German pilots union, Vereinigung Cockpit (VC), has called on Irish airline Ryanair to end what it calls ‘unsavoury business practices’ after six of the airline’s bases were raided and investigated by a German employment fraud unit in early July.
Many of Ryanair’s pilots are contract pilots for the airline, meaning that they are effectively self-employed by their own company and then contract their flying services to the airline. It’s understood that the enforcement agency believed the pilots in question had constructed false employment agencies and were avoiding income tax payments.
Following the raid by Finanzkontrolle Scheinselbständigkeit (FCS), during which investigators seized computers, iPads, rosters and other documents, the VC union has called on Ryanair to end what it labels an “unsavoury business practice” and asks that their pilots are added as direct employees. The union expresses its worry for the “ascending trend” which sees pilots “only accepted if they are prepared to work as a so-called contractor, without any protection to be used for vacation and sick. All after these pilots have paid 30,000EUR training costs to the company and also committed to pay a 5000EUR penalty if they terminate their working relationship for Ryanair within three months.”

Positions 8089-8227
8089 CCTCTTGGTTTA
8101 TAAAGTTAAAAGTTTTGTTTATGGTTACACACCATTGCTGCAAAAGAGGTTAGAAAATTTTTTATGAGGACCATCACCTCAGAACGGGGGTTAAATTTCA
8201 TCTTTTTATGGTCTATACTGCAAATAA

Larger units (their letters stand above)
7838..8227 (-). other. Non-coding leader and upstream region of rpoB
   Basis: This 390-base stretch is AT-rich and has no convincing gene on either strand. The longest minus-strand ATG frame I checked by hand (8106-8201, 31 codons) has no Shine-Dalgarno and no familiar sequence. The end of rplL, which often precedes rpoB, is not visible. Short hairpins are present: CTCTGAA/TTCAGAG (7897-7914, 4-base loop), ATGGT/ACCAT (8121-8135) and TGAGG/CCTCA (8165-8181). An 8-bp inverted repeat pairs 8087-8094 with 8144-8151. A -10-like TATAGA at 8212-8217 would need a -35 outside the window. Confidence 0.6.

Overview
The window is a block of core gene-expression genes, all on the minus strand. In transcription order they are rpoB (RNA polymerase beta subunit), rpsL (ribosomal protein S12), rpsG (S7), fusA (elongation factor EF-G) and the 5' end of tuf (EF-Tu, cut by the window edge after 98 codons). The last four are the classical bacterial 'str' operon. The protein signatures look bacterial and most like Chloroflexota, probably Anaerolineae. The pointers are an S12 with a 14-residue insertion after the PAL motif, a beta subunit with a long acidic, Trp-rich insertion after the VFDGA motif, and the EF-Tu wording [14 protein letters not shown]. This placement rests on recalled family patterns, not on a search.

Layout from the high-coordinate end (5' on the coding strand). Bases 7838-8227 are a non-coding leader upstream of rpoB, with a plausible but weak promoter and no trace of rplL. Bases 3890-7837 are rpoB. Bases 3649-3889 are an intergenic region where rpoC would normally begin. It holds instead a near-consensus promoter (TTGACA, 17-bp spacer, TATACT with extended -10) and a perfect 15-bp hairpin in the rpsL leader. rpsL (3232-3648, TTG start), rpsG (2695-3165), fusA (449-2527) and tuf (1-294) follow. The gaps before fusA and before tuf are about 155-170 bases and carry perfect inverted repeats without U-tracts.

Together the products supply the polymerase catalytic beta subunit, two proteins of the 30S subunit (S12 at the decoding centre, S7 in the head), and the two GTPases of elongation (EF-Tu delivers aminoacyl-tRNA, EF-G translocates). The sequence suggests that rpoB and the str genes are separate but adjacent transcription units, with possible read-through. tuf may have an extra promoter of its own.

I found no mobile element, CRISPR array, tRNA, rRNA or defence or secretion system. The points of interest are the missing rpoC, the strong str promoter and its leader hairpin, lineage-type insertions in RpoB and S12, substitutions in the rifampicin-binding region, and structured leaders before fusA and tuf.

“Ryanair requires all of its pilots, both directly employed and contractor, to be fully tax compliant at all times,” explained a statement from the airline. “The German tax authorities have confirmed that Ryanair is not the subject of any tax investigations.” However, the German investigators have added that Ryanair’s business model was a central part of the investigation.
According to VC, 10% of all pilots in Germany are unemployed and according to a study from the University of Ghent, 16% of working pilots are in what the union describes as “precarious employment.”
“The VC calls for Ryanair to implement normal market working conditions for their employees, to ensure that they are guaranteed a regular basic income in case of illness, as well as eliminating practices such as involuntary relocations across Europe,” explained Martin Locher, vice president of Vereinigung Cockpit. “Low-cost airlines must, like all other airlines, also accept trade unions and join with them in fair negotiations. The price war should no longer be held on the backs of workers, and certainly not in safety-critical environments such as aviation.”